21st September, 2015, marks the 10th anniversary of that tragic day in 2005 when Comrade Chima Ubani and Vanguard newspaper ace photo journalist, Tunji Oyeleru, died in a fatal accident on their way from Maiduguri to Abuja after attending an NLC rally against one of President Obasanjo’s plans to increase the pump price of petroleum products.
The 10th anniversary of the death of Comrade Ubani in active struggle for a new Nigeria provides an opportunity for comrades and activists to reflect on our struggles and ask the hard questions: where did we go wrong? Why are the same forces we fought to bring about the current democracy, the same forces, the same people still calling the shots, still at the helm of affairs in our country? Why have the dividends of democracy continued to elude the mass of our people? And very saliently, what is the way forward?
As part of the celebration of the life of Comrade Chima Ubani, we republish the piece below by Omolade Adunbi and Chido Onumah first published in 2006 to mark the first anniversary of the death of Comrade Chima Ubani.
It is hard to believe that it’s been one year since our friend, Chima Ubani died. We still remember that evening of September 21, 2005, when we received news of the ghastly motor accident along the Potiskum-Bauchi Road that claimed his life. Ubani was returning from Maiduguri in a vehicle belonging to the Nigeria Labour Congress (NLC). He had gone to mobilise Nigerians against the arbitrary increase in the prices of petroleum products.
Until his death, Ubani was the executive director of the Civil Liberties Organisation (CLO), Nigeria’s foremost human rights group. But Ubani was more than that. He was the arrowhead of numerous anti-military initiatives that fought consistently against the regimes of Generals Ibrahim Babangida and Sani Abacha. Little wonder that he met his untimely death doing what he knew best- mobilising the masses to stand up for their rights.
From his days as president of the students’ union at the University of Nigeria, Nsukka, Enugu State, Ubani carved a niche for himself as a staunch advocate and defender of the downtrodden. His fragile looks belied a steely determination to confront oppression at every level and under whatever guise. Very few people in the annals of pro-democracy and human rights struggles in Nigeria have exhibited the passion, conviction, and resolve of Chima Ubani.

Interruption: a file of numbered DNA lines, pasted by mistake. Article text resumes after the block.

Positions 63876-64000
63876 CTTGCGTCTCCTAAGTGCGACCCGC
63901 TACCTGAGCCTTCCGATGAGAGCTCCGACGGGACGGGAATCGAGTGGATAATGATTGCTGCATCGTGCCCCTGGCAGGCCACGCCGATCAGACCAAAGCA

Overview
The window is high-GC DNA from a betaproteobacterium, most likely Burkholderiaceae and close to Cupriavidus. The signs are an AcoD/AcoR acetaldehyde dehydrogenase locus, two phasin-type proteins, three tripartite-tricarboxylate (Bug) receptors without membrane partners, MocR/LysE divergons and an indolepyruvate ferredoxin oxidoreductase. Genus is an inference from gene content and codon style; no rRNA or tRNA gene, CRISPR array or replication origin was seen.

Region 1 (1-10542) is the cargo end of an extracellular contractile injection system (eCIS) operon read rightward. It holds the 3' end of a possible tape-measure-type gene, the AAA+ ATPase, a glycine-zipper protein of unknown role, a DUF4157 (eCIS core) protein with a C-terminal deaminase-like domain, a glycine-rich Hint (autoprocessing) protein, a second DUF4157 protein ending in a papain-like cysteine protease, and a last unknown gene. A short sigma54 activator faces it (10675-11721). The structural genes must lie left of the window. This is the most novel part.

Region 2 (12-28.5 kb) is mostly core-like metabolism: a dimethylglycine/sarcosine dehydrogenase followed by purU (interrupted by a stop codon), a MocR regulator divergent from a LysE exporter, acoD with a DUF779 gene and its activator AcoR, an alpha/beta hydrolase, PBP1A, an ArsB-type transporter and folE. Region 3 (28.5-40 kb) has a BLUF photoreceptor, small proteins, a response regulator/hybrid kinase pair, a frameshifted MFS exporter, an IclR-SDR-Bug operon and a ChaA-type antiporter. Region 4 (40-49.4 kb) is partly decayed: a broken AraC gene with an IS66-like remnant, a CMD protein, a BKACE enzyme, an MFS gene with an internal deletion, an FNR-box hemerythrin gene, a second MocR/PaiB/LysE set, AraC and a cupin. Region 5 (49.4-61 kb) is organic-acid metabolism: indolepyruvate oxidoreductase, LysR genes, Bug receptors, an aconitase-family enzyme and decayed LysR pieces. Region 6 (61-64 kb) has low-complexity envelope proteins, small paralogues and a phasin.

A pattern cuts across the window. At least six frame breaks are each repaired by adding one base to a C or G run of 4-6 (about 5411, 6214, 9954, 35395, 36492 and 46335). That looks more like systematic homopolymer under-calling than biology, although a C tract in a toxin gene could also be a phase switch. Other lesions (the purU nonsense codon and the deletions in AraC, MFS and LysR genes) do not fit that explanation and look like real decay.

His determination to have in place, a people-friendly regime in Nigeria motivated him, in association with others in 1994, to launch a political party whose aim was to capture power for the benefit of the people. The inauguration of the Democratic Alternative as a full-fledged political party in Nigeria on June 4, 1994 and Ubani’s election as pioneer General Secretary of the party marked the beginning of a consistent struggle for the termination of the regime of Gen. Sani Abacha.
When a transition programme was hurriedly put in place by the Gen. Abdulsalami Abubakar regime in 1998, Ubani persistently argued that the left must take advantage of the opening up of the political space, more so when the programme was put in place as a result of the struggle of the Nigerian people and not through the will of the military.
To him, the only way we could maximise the gains of our consistent struggle against the military was to offer ourselves as an alternative to the rot represented by the military and its civilian collaborators.
Unfortunately, some of our colleagues thought the only way we could be relevant was to remain professional social critics. Hence, the space we collectively created was left for the unprincipled and corrupt politicians to occupy. Ubani never considered this a setback. Rather, he persistently urged his friends to see the struggle as continuous until victory is won for the Nigerian people. This was what motivated him to join forces with the NLC in the struggle against increases in the prices of petroleum products.
Forming an alliance with the labour unions, Ubani argued, would further take the movement for emancipation to the heart of Nigerians. When constantly reminded that the NLC, as presently constituted, could not be trusted to align with the masses, he would respond that soon the Nigerian people would be able to differentiate their genuine leaders from pretenders. It is unfortunate that Ubani met his untimely death while on a trip to prove that separating the pretenders from the genuine activists can be demonstrated when you stand on the side of the people. It is ironic that shortly after his death, the alliance collapsed.
Now that Nigerians are seriously yearning for change, the entire pro-democracy movement has gone comatose. No one is seriously thinking about being the agent for change. Rather, members of our movement have decided to pitch tent with the political elite. Were Chima Ubani to be alive today, he would be thinking in the direction of translating the rancour within the political class into positive mass action that might contribute to the emancipation of the Nigerian people. He would have been thinking about how to reach out to all Nigerians for the purpose of mobilising for a mass action that would lead to an enduring democracy.
Ubani would have been thinking about replicating the five million man march that led to the termination of the Abacha regime, as well as the June 12 protests, that forced Babangida out of office. Today, we celebrate the transition of our friend because he died for what he believed in. He did not die on his way to some luxury vacation. Even if he could afford it, he most likely would not have embarked on one. Ubani died for the cause of the Nigerian people. He died as an ally of the working people.
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